History and Biography

I've been building-designing furniture since about 1978. In the late 60s and early 70s was a professional bass player. In the early 90s I was at the super market and picked up a magazine showing an exploded view of a Fender guitar and it dawned on me " this is basically 2 flat pieces of wood with strings stretched across it" also the style was akin to a 50s surfboard! I thought to myself, I can do this! Well of course it wasn't that simple!  After a first attempt at a 6 string electric guitar which at close to completion I threw it in the trash, I learned  some with that experience and took some time contemplating my next project. I was a music major in college (briefly) and had some time on an upright bass. As I looked at the violin family of instruments, they have a artistic almost living anatomical look to them. Other than the Hofner bass few of the electric modern instruments had that traditional flowing design! With this observation in mind I wanted to design an instrument with a feel for the Cremona-Stradivari-Amati influence and I started building my first electric bass 4 string. 

I had a nice chunk of curly Koa that was going to make a rifle stock and rather used that to build the instrument. It turned out pretty good and I play that bass now! After building 3 electric bass instruments with the violin look I set my sights on making the real thing! Over the next couple of years I started researching the history on the violin family with an emphasis on the upright Bass. The concept, evolution, construction, and materials used in the Old days were quite inspirational with the amazing fact of no power tools! I had to first build the mold with which dictate the exact form of the Bass. If one looks at what photos of the surviving older basses you find the amazing wide variation of size and shape! I found examples of many beautiful and many, forgive me, ugly ones! I found 2 Basses that looked to me to be the classic Italian form, One, a Carlo Guiseppe Testore,and Two, a Nicolo Amati. From the photos of both instruments I took a caliper and found the relative dimensional proportions (shape) and attempted to "morph" the two into one "offspring". this became the drawings and finally the mold that was used to build the first upright!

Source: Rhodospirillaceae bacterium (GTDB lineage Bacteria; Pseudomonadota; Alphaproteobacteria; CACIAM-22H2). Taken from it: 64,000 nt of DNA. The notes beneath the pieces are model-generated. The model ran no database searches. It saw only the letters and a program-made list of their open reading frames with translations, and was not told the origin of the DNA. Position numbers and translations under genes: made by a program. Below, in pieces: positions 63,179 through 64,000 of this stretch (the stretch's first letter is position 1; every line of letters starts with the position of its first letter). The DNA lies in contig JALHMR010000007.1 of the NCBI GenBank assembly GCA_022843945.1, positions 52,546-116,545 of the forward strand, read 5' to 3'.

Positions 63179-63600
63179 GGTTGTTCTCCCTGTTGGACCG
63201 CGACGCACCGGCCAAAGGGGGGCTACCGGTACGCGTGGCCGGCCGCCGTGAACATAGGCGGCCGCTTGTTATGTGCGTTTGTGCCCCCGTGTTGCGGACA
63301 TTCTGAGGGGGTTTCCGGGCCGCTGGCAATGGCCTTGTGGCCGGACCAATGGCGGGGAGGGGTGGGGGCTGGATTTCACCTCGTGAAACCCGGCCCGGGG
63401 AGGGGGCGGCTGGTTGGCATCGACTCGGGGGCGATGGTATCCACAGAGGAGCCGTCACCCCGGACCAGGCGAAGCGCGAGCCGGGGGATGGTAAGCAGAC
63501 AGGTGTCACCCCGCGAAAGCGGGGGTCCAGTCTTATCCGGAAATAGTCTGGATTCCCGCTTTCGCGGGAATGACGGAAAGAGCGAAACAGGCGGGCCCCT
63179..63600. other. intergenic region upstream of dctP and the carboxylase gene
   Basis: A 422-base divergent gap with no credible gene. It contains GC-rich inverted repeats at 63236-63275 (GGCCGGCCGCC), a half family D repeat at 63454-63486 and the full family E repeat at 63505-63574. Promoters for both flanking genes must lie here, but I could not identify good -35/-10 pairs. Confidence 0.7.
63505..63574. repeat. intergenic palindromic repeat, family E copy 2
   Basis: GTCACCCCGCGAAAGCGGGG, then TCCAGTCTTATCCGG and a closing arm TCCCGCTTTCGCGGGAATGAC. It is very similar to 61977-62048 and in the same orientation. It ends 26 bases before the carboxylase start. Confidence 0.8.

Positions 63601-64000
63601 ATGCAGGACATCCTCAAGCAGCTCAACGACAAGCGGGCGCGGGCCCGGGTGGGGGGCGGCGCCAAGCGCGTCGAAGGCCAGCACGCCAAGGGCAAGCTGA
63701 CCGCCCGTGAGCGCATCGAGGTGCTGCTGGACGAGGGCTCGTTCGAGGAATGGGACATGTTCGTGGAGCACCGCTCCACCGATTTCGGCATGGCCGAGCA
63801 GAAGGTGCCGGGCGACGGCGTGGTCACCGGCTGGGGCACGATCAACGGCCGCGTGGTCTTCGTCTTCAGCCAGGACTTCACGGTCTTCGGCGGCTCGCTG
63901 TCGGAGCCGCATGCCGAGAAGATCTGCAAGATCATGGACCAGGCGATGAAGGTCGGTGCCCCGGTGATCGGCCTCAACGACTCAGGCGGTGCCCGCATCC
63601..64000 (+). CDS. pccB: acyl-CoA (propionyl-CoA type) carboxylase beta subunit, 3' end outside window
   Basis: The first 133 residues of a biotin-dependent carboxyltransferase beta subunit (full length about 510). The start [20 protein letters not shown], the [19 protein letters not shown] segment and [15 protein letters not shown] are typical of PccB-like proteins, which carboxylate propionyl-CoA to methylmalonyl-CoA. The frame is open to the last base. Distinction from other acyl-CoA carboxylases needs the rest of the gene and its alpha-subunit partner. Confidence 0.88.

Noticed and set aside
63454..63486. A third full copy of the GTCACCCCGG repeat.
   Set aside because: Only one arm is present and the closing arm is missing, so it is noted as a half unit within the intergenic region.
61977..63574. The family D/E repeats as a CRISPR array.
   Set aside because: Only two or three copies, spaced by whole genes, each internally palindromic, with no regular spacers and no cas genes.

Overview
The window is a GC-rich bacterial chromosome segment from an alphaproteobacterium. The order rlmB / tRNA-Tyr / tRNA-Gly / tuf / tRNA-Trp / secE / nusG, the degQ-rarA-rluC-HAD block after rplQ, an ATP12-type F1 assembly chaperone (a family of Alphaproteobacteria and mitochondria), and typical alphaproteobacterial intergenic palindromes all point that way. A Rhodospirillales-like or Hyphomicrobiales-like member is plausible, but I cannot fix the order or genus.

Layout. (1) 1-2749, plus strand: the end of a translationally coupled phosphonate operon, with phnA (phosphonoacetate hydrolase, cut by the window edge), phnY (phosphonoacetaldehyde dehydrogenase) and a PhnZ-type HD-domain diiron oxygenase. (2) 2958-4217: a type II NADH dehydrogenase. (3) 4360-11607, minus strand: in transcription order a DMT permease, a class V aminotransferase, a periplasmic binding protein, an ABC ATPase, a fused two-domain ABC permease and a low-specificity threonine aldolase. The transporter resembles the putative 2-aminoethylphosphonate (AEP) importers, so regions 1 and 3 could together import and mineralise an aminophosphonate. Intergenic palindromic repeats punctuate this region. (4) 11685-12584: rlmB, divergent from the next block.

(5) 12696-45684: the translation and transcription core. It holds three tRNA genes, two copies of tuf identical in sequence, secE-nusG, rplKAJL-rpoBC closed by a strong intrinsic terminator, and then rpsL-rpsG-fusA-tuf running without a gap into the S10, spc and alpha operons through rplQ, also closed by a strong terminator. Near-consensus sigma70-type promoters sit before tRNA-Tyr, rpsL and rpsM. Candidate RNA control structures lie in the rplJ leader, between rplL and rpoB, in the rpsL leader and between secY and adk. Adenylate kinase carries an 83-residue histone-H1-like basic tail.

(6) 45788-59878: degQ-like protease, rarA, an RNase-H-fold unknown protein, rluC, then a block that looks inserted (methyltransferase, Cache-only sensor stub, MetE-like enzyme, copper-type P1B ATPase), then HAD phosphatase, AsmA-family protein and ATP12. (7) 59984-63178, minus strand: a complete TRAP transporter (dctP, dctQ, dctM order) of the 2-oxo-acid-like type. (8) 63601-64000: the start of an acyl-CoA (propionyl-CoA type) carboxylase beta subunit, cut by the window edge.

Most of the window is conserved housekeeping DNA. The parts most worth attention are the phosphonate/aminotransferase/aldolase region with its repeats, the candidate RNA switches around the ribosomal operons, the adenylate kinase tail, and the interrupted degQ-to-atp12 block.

The finish (varnish) was the next challenge. I knew I didn't want to spray lacquer or modern finishes that I used on my furniture. I read quite a bit on the research and opinion (there is a lot) of the Cremona varnish(es). The conclusion I arrived at is that there is no exact specific agreed upon recipe that the Masters used! There is consensus on the general spirit varnish, oil varnish layers with the addition of Gum mastic and many other resins in the mix. After some experimentation I came up with an alcohol-shellac (spirit varnish) recipe with the addition of softer resins and heated. One can tweak the color by using the different grades of shellac flakes. I then use a top coat of a spar (oil) varnish that I further alter with hotter reducers Acetone-naphtha. The concept is to seal and color the white wood with spirit varnish first. I'm not a chemist but, it seems the very fast drying alcohol based finish seals the wood and dries with not much penetration and filing of the pores. The oil varnish then provides a protective topcoat to take what abuse may follow.


Gerald VonTietz





I build, buy, sell, and repair all stringed instruments. Call me at 480-215-2739 or email me at geraldvontietz@gmail.com